Since quitting his career as a maths teacher, Romesh Ranganathan has made quite a name for himself as an Asian provocateur.

In the past few years, Romesh, who lives in Crawley and taught at Hazelwick School, has performed critically acclaimed shows at the Edinburgh Festival and has appearing on TV shows including BBC1’s Live At The Apollo, Have I Got News For You and Dave’s Taskmaster.

Now he’s on tour with his new show Romesh Ranganathan: Irrational, which is coming to the Ropetackle Arts Centre in Shoreham this month. Already sold out, it’s billed as “a show exploring the rationality of his worldview” where he “examines the issues close to his heart, and explains why everybody else is wrong about them”.

Ropetackle spokesman Mark Phillips says, “Comedian Romesh Ranganathan has a date set for the Ropetackle in Shoreham in his new tour Irrational.

“The former maths teacher and resident of Crawley has been making waves on the comedy circuit for several years, appearing on Mock The Week, Live At The Apollo, Have I Got News For You, and most recently Dave’s Taskmasker.

“Following the critical acclaim of his previous shows, Rom Com and Rom Wasn’t Built In A Day, this show promises to be just as much a hit. Be quick, though, tickets are looking to sell out very soon.”

Last autumn, Romesh explored his Sri Lankan roots in BBC Three series Asian Provocateur, when he went to the island in the Indian Ocean with his mother Shanthi.

In a chatty BBC interview about the series, the mother and son talked about their relationship.

Shanthi said, “I’m very comfortable talking to Romesh about anything. Since my husband passed away, we’ll have long chats, and he’s such a wonderful, kind person and I can ask him anything. I don’t feel sad, because when I think about Romesh he’s there for me. All the time. It’s such a nice feeling.

“To work together with Romesh I found it very comfortable. He’d tell me: ‘This is what we are going to do, Mum.’ So I just carried on. I didn’t feel nervous or anything at all.”

Romesh says, “The thing is that the whole point of the show is that we’re just like…”

“Shouting at each other,” Shanthi finished for him.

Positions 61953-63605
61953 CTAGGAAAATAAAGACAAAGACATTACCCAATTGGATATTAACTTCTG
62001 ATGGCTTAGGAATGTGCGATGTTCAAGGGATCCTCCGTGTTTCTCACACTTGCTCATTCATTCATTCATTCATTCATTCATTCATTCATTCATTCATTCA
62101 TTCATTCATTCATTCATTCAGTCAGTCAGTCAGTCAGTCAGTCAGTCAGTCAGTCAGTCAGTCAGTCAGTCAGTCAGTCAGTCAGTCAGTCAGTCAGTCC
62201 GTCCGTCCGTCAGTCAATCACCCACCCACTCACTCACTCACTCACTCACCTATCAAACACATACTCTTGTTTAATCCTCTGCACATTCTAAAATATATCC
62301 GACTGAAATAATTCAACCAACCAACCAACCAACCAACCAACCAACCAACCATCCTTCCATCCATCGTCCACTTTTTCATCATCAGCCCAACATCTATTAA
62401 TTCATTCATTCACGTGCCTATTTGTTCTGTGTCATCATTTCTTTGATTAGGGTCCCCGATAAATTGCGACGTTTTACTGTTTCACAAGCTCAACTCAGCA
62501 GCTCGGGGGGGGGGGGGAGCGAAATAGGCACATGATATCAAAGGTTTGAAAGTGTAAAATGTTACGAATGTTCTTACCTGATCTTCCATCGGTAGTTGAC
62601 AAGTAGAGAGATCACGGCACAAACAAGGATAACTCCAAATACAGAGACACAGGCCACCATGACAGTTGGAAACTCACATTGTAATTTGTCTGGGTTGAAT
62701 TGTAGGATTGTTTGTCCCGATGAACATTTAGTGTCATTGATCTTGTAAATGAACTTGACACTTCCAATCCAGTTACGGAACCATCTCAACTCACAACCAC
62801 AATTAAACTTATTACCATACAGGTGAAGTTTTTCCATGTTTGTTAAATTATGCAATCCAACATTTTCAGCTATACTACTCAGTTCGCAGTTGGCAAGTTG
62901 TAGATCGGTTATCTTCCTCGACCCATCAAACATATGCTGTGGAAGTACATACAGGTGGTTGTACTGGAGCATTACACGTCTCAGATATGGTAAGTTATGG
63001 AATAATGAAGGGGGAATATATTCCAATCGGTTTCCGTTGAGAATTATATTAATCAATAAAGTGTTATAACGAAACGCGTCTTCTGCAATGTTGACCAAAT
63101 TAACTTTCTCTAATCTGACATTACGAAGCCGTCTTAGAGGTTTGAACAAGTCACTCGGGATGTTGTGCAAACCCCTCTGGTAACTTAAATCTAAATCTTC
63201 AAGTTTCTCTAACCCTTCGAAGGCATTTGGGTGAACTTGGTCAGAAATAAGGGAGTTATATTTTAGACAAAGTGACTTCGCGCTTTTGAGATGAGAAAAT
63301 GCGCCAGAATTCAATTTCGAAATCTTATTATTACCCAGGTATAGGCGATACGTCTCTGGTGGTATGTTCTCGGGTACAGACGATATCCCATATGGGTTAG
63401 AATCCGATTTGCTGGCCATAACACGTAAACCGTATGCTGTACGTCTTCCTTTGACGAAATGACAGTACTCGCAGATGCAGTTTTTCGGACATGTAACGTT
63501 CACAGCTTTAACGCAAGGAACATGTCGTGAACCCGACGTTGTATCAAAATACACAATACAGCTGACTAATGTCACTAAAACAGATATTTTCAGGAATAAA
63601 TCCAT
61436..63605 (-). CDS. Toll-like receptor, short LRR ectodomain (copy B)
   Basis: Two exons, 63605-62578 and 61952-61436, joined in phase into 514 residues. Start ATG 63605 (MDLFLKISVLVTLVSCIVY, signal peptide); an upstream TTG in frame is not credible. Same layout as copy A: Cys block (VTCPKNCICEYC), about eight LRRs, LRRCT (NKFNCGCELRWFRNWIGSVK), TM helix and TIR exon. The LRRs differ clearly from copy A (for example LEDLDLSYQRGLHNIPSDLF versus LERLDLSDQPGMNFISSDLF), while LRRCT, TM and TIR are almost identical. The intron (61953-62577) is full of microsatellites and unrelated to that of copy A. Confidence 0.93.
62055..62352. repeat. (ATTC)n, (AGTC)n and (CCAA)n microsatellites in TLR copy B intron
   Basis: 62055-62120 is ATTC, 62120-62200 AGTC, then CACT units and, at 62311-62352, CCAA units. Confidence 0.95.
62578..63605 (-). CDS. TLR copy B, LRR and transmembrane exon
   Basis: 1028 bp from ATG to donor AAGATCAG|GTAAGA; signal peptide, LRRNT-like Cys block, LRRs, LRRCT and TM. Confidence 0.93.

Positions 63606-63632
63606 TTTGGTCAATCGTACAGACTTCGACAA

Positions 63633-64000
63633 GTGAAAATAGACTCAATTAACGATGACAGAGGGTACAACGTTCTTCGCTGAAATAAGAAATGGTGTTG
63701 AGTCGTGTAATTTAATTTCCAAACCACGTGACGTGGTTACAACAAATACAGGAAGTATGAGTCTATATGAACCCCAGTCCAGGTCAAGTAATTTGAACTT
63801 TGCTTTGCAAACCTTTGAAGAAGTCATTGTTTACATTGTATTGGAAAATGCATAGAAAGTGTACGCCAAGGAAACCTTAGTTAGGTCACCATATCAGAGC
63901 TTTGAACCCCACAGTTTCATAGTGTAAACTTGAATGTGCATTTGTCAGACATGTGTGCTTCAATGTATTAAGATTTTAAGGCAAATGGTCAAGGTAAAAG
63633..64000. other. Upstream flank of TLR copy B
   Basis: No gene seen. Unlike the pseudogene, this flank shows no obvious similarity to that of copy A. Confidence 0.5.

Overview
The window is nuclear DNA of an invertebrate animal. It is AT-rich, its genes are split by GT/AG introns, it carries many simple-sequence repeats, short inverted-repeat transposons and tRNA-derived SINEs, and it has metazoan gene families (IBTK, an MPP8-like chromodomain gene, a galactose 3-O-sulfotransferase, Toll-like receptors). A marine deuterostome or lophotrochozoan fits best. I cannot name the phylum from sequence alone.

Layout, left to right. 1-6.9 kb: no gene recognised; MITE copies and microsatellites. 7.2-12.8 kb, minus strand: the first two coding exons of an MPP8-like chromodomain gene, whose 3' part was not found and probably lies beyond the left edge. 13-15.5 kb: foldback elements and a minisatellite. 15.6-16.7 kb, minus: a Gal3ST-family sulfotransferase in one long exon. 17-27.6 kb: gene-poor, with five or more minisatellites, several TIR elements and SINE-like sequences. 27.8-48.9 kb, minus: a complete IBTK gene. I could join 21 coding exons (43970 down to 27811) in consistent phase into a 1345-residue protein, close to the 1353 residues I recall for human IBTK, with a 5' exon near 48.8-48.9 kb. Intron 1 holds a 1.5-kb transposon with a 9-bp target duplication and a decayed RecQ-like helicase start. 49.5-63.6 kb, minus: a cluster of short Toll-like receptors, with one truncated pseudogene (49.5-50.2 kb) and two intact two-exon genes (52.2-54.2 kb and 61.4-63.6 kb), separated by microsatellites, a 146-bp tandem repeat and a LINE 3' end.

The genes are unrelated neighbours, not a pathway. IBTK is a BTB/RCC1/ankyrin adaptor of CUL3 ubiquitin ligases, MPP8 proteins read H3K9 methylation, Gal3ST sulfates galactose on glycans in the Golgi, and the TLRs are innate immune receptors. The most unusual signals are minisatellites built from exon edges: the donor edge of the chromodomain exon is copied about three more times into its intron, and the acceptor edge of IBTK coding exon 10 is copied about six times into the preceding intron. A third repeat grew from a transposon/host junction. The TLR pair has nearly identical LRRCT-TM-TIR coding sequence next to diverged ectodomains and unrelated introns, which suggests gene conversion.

“No, not shouting at each other,” said Romesh. “I mean that just happened to happen, but basically it’s not a lot like doing a TV show because you’re just having these experiences, and we were chatting about them, and we were just filming it. So it was easy in that regard.

“But Mum was very good, she just got into it and she wasn’t nervous around the cameras and stuff, she was just herself which is exactly what we wanted.”

“What a compliment, Romesh, thank you!” replied Shanthi. “I was surprised with myself that I wasn’t nervous at all.”

“Let’s be absolutely honest, Mum, you do see yourself having a TV career,” said Romesh. “The crew told her that she was very good, she started quietly going to me: ‘I do believe they think I’m very good, Rommy’. I think for her, in an ideal world, series two would not involve me. It would be a spin-off show where Mum’s like: ‘So we got rid of Romesh and now we can really get into the show.”

“No, no, no,” said Shanthi, laughing. “That’s what Romesh thinks! But I really enjoyed working with him. It was a fantastic, lovely experience. Sometimes I became emotional, thinking, ‘My god, I’m with my son, and they are filming me’, and then I have to control myself and get back to reality.

“And the other thing is that he went and did all the spiritual things, like going to the temple. He’s a religious boy. I never forced him to believe in anything. We are Hindu and Romesh always prays before he leaves the home. So I bless him with all my heart. It makes me cry sometimes, he’s such a wonderful son to have.”

Romesh said, “I mean, Mum, this is way over the top now. I’m supposed to be a comedian!”

And Shanthi replied, “I’m telling you the truth, Romesh, I don’t want to hide it. You know sometimes when you are facing each other it’s very difficult to express your feelings. You feel embarrassed. But I can’t see you now so I can say how I feel about you and the things I wanted to say. It’s a good opportunity for me.”

• Romesh Ranganathan: Irrational is at the Ropetackle Arts Centre in Little High Street, Shoreham, at 8pm on Saturday April 23. Over 14s only. For details, phone 01273 464440 or visit